Sisi: A new presidential term

Gamal Essam El-Din , Monday 1 Apr 2024

Abdel-Fattah El-Sisi begins a third presidential term on Wednesday 3 April.

Al-Sisi taking the oath back in 2018
Al-Sisi taking the oath back in 2018


After winning a third term with 89.6 per cent of the vote in December’s presidential election, incumbent President Abdel-Fattah El-Sisi is scheduled to take his new oath of office on Tuesday at the House of Representatives in the New Administrative Capital.

Sources say around 1,000 guests will be invited to the ceremony, including foreign ambassadors, diplomatic and political figures, cabinet ministers, religious leaders and 300 members of the Senate.

“Intensive contacts between the president’s office and parliament’s secretariat-general are underway to finalise preparations for the swearing-in ceremony,” said an informed source.

Article 109 of parliament’s internal bylaws states that the House convene a special session following the announcement of the results of the presidential election during which the president-elect takes the oath —”to fully observe the people’s interests and to preserve the independence of the nation and the unity and safety of its lands” — prescribed by Article 144 of the constitution. The oath can be taken before the General Assembly of the Supreme Constitutional Court (SCC) in the absence of parliament. In 2014, when no parliament was sitting, El-Sisi was sworn in before the SCC.

Atef Al-Maghawri, parliamentary spokesperson of the Tagammu Party, told reporters on 10 March that the House of Representatives and the Senate had decided to adjourn sessions until further notice in preparation for President El-Sisi’s swearing-in ceremony.

“President El-Sisi’s second term in office is set to expire on 2 April leading many to expect he will be sworn in before the House of Representatives on 2 April, meaning his third presidential term will begin on 3 April,” said Al-Maghawri.

In a TV interview MP Mustafa Bakri speculated that, “in line with the local administration law”, a reshuffle of provincial governors could take place following the swearing-in ceremony.

“I also expect that the government will resign,” said Bakri.

Constitutional expert Salah Fawzi told parliamentary reporters that Article 241 of the constitution, introduced among a raft of amendments in 2019, states that the incumbent president’s term expires six years after the announcement of his election. “El-Sisi’s election victory was announced on 2 April 2018 so he should be sworn in on that day or before in order to undertake the duties of his third term on 3 April 2024,” said Fawzi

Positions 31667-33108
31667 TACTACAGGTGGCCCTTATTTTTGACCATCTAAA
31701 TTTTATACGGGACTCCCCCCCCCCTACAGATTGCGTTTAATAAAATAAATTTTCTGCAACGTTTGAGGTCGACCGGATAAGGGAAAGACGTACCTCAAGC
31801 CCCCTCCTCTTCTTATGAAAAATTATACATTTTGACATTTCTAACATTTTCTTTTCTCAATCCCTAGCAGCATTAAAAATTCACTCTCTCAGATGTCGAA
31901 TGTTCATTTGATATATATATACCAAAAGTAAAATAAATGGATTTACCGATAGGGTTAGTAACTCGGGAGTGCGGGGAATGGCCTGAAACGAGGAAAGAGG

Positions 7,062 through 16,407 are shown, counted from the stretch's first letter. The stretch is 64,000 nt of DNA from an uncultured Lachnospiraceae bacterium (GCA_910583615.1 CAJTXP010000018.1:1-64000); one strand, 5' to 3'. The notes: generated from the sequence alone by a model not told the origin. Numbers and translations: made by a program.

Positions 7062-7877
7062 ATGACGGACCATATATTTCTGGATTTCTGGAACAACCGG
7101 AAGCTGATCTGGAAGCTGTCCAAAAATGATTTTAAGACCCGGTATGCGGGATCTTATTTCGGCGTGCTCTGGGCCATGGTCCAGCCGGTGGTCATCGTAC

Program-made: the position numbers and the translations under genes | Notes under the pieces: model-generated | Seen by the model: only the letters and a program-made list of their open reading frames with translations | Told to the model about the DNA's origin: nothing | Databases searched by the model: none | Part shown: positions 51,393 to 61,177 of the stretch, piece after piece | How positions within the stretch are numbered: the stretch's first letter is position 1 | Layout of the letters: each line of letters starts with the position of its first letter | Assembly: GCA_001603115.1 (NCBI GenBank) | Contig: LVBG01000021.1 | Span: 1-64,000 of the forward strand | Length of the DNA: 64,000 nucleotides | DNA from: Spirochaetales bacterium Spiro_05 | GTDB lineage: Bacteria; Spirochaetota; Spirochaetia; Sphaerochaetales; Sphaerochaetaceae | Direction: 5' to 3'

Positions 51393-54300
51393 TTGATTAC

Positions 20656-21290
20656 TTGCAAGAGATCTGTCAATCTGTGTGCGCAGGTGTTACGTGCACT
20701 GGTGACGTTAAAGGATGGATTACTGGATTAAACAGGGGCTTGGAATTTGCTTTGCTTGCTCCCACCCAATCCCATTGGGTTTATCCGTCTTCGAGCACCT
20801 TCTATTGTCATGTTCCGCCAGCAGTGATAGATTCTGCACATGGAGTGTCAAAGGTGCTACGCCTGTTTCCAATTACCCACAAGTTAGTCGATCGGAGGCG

Fawzi also noted there is no requirement for the government to submit its resignation following the end of a presidential term.

Commenting on earlier speculation that the president-elect would take the oath of office immediately after the election results were announced, Senate deputy speaker and constitutional expert Bahaaeddin Abu Shoqa said such a scenario was only applicable in the event of early elections.

Abu Shoqa agreed that the president’s new term is likely to be followed by a reshuffle of provincial governors and also noted that “precedents suggest a cabinet reshuffle will follow.”

The constitution, approved in a public referendum in January 2014 and amended in April 2019, outlines presidential procedures.

Article 140 stipulates a six-year presidential term, starting the day after the president-elect’s predecessor’s term concludes, and prohibits more than two consecutive terms. (The 2019 amendments made an exception for El-Sisi). The election process must begin at least 120 days before the current president’s term ends and results announced 30 days before that deadline.

Article 150 does not stipulate the president-elect deliver a speech following the inauguration of his new term in office, stating only that the new president deliver a policy statement to the House of Representatives at the opening of its annual regular session.

On 18 December 2023, the head of the National Election Authority (NEA) announced El-Sisi had won the presidential election with 39,702,000 votes. His new, and final, presidential term ends in 2030.

The NEA reported 66.8 per cent voter turnout in the presidential elections.

When El-Sisi was elected president for a second time in 2018, Egypt faced a host of security and economic challenges. Islamic State-affiliated militants in North Sinai had killed hundreds of soldiers, policemen, and civilians in the peninsula and it took a comprehensive military operation to restore stability to Sinai.

Egypt continues to face economic challenges, including high inflation rates and a shortage of dollars. This month Egypt secured pledges of financial support including an $8 billion loan from the IMF, 7.4 billion euros from the EU and $6 billion from the World Bank.

* A version of this article appears in print in the 28 March, 2024 edition of Al-Ahram Weekly

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